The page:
Anemia, Iron Deficiency



  • Low serum iron associated with low hemoglobin (Hgb) or microcytic, hypochromic red blood cells (RBCs)
  • Because normal Hgb varies with age and sex, anemia is defined as Hgb level 2 standard deviations below normal for age and sex (1).
  • Onset acute (rapid blood loss) or chronic (slow blood loss, deficient iron intake, or poor absorption)
  • Both low Hgb per RBC and fewer RBC in total lead to blood oxygen deficiency, which can have serious systemic consequences
  • System(s) affected: hematologic, lymphatic, immunologic, cardiac, and gastrointestinal (GI) systems

Geriatric Considerations

  • Iron deficiency anemia (IDA) is associated with increased hospitalization, morbidity, and mortality in older adults.
  • Older patients with suspected IDA should undergo endoscopy to evaluate for occult GI malignancy.

Pediatric Considerations

  • Risks for IDA in children include low birth weight, history of prematurity, lead exposure, low-income status, immigrant status, and drinking cow’s milk before 12 months of age.
  • The U.S. Preventive Services Task Force (USPSTF) did not find sufficient evidence for screening low-risk infants; the Centers for Disease Control (CDC) recommends screening high-risk infants at 6 to 12 months of age, and the American Academy of Pediatrics (AAP) recommends universal screening at 12 months (1).
  • Should screening be done, include both Hgb and ferritin.

Pregnancy Considerations

  • The USPSTF did not find sufficient evidence for screening pregnant women for IDA; the CDC recommends screening women for anemia at the first prenatal visit and giving low-dose iron to all pregnant women, whereas the American College of Obstetricians and Gynecologists (ACOG) recommends screening all pregnant women for IDA and treating those with IDA.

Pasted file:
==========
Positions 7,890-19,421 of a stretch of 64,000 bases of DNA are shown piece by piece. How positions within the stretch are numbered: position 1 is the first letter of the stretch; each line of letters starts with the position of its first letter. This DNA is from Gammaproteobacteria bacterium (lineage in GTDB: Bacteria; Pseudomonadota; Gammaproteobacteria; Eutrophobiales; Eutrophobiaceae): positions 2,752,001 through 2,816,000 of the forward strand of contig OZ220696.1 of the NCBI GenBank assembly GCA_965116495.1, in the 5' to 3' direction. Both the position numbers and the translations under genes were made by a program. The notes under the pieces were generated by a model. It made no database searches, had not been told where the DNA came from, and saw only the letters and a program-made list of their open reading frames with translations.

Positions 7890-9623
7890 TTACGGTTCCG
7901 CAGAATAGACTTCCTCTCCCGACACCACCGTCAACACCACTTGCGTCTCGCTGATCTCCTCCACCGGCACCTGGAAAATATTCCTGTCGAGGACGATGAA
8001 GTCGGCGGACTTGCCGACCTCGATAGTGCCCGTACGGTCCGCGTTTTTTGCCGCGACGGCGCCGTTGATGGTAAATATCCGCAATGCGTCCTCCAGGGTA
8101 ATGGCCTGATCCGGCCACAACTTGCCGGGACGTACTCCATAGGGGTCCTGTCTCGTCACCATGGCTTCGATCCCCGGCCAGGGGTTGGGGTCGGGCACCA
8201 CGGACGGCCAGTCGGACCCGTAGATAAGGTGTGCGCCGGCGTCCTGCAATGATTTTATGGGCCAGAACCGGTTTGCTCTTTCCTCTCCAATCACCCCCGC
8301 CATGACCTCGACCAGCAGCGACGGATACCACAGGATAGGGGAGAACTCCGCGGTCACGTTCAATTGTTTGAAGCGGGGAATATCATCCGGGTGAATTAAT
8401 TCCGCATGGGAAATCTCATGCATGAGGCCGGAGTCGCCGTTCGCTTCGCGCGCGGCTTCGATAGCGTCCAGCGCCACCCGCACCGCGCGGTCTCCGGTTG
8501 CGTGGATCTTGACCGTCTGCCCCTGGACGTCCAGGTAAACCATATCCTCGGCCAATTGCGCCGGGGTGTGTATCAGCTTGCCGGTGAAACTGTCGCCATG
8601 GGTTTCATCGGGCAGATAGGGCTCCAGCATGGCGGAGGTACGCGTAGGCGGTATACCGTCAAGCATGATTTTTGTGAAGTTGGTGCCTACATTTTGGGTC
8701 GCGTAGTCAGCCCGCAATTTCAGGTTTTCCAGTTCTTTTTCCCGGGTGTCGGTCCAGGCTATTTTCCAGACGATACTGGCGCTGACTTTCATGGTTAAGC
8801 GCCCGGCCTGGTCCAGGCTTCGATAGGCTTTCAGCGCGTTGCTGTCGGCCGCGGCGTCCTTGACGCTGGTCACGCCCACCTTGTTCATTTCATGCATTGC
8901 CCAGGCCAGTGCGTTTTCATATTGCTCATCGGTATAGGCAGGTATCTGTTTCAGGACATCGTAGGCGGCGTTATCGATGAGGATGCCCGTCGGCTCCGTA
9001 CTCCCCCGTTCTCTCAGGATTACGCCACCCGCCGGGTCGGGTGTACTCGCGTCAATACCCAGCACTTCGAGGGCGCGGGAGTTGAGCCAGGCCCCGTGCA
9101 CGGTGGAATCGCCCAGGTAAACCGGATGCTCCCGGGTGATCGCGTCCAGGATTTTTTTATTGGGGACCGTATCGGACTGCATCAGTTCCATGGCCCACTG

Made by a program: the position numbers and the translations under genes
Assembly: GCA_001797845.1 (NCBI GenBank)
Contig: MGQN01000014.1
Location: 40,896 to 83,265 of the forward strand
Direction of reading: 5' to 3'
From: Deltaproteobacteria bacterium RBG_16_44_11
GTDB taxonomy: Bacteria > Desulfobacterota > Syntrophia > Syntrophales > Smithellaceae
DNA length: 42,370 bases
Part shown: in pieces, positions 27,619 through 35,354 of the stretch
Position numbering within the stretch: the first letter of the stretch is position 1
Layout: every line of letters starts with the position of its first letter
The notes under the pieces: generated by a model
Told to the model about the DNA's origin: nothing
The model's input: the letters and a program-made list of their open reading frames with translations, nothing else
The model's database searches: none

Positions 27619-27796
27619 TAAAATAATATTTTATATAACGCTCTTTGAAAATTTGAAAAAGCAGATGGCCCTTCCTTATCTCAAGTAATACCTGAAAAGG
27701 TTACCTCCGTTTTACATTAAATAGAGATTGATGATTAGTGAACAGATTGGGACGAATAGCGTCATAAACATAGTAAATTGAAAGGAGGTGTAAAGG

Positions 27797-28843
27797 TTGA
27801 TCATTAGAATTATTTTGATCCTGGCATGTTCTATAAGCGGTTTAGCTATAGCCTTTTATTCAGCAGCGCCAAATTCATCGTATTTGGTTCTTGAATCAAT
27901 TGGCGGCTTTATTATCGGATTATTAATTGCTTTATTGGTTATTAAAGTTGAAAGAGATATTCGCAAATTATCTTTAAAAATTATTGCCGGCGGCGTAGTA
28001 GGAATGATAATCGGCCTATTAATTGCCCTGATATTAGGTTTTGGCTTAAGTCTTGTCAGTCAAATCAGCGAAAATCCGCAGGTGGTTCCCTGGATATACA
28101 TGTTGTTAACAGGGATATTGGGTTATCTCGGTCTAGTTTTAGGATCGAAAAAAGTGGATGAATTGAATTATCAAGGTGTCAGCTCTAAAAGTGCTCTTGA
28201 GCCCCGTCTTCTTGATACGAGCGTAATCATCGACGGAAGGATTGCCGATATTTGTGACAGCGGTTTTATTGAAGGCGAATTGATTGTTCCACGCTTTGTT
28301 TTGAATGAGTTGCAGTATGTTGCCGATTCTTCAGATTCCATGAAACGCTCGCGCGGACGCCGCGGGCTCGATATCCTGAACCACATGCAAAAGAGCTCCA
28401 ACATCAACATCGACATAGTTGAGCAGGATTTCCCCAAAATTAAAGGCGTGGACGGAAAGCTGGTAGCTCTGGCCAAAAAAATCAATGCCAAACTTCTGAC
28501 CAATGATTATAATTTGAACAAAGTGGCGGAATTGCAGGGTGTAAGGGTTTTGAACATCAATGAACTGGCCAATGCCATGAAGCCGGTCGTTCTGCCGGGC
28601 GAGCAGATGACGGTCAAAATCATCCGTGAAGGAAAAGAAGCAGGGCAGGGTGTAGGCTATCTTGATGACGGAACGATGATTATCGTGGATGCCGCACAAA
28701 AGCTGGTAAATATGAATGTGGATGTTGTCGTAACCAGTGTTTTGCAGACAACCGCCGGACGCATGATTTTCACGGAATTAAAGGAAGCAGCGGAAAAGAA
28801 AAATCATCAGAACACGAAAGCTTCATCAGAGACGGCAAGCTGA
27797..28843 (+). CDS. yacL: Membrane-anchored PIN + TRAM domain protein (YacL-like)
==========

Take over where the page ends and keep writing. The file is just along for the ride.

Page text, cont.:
• Iron supplements are recommended during pregnancy to improve maternal hematologic indexes, although significant clinical outcomes have not been proven (2)[A].


  • Iron deficiency is the most common nutritional deficiency in the world, and IDA is the most common cause of anemia (50%).
  • Predominant age: all ages but especially toddlers and menstruating and pregnant women
  • Predominant sex: female
  • Common in developing and developed countries


  • Adults: men 2%, women 15–20% annually
  • Infants and toddlers: 3–5% annually
  • Pregnant patients: may be as high as 20% (1)

2 billion people worldwide

  • Infants and children aged <12 years: 4–7%
  • Men: 2–5%
  • Menstruating women: 30%

Etiology and Pathophysiology

Depletion of iron stores leads to decrease in both reticulocyte count and production of Hgb. Causes:

  • Blood loss (menses, GI bleeding, trauma)
  • Poor iron intake
  • Poor iron absorption (e.g., atrophic gastritis, postgastrectomy, celiac disease)
  • Increased demand for iron (e.g., infancy, adolescence, pregnancy, breastfeeding)

Risk Factors

  • Premenopausal woman
  • Frequent blood donor
  • Pregnancy/lactation, young maternal age
  • Strict vegan diet
  • Use of NSAIDs
  • Hospitalized with frequent blood draws
  • Living in or visiting countries with endemic hookworm infection

General Prevention

  • Consider screening asymptomatic pregnant women and high-risk children at 1 year of age (guidelines vary) (1)[C].
  • Supplementation in asymptomatic children aged 6 to 12 months if at risk for IDA (e.g., malnutrition, abuse) (1),(2)
  • Iron- and vitamin Crich diet for menstruating women
  • Iron 30 mg/day for asymptomatic pregnant women (2)

Commonly Associated Conditions

  • GI tract malignancy, peptic ulcer disease (PUD), Helicobacter pylori infection, irritable bowel disease
  • Hookworm or other parasitic infestations
  • Hyper metrorrhagia
  • Pregnancy
  • Obesity treated with gastric bypass surgery
  • Malnutrition
  • Medications such as NSAIDs or antacids

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